I met a woman for coffee at Cafe de Flore today whose “moving to Paris” story inspired me; I thought you might like to hear it, too.
She’s a friend of a friend whose name was passed along with a request that I might help acquaint her with life in Paris. This is one of the many benefits of living here — I get to hear from so many people (friends and distant connections alike) who are coming to Paris and want the “inside scoop.” I don’t fool myself that this is due to my personal charm — let’s just say we had noticeably fewer visitors in Boston — but to this beguiling city that I am lucky to call home. (For now, that is. No familial panicking, please.)
So we met at Flore, one of the city’s most famous cafes, where Sartre and de Beauvoir carried on their infamous love affair. I recognized my coffee date right away (as she did me), marking one another by our unmistakable American-ness. There’s something about the open expression, eager smile and informal air that makes it instantly easy to spot fellow countrymen.
And so she shared her tale of living the Paris dream so many have, but only a brave few actually attempt. She leased out her house, bid adieu to her beloved job, rented a storage unit and filled it with her worldly possessions. No longer a kid but a woman in her prime, she’s lived long enough to know that life is short. Single and independent, it was time to explore the possibility of actually living in Paris. Her plan? To write, explore and expand her horizons — generally live life, and all its small pleasures — while figuring out what the next step will be. Pretty great, eh?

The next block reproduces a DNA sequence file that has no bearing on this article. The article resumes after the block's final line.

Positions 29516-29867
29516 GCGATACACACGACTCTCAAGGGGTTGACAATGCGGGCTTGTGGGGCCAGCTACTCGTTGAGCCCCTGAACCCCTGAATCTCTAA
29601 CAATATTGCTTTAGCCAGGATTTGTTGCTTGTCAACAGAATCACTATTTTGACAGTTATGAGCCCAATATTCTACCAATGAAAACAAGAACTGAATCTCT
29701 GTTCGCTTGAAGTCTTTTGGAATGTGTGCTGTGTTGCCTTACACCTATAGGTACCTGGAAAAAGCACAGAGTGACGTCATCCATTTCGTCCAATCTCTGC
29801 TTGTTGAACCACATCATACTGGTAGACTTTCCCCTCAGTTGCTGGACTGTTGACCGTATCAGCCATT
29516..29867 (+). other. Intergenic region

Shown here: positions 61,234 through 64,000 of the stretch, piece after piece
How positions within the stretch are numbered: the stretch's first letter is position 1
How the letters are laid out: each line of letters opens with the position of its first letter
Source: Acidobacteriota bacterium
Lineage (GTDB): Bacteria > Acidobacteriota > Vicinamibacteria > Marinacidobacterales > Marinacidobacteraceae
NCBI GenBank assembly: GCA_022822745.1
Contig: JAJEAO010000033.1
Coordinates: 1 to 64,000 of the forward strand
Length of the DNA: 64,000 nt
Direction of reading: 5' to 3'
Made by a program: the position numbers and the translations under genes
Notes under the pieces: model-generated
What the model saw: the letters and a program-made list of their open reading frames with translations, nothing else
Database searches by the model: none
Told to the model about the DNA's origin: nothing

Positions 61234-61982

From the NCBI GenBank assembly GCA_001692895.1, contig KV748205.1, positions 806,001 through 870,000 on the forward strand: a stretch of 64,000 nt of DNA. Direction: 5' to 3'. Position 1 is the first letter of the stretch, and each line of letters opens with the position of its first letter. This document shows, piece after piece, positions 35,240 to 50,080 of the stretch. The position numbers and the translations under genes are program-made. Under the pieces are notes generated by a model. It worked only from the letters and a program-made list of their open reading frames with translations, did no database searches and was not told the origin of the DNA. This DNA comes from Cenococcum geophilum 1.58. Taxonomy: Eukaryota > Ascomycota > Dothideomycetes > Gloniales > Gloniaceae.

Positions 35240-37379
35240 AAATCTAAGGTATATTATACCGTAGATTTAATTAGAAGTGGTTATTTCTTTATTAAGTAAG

She’s staying in a Latin Quarter flat owned by some relatives, filling her days discovering museums, parks, restaurants and hidden treasures. (She also bravely joined a French gym, perhaps a post for another time…) There was talk of a memoir project and architectural research — both perfectly suited to the passions of this fair city. As we talked on about language programs, the many groups to join, classes to take and places to visit (not to mention shops to discover), I began to think her adventure may extend beyond her planned three-month stay. But as is always the case in life, we have to take that first bold step before we can see (or even imagine) the rewards that might follow. Bravo to her for having the guts.
Who knows? She may come to the end of her Paris stay and decide she’s ready to return to the full life she left behind. Then again, Paris has a way of changing people’s plans. I have a feeling she might be one of them.
What about you? Do you dream about living in Paris or somewhere abroad? If you live in Paris, was it tough to make the move? I’d love to hear from you…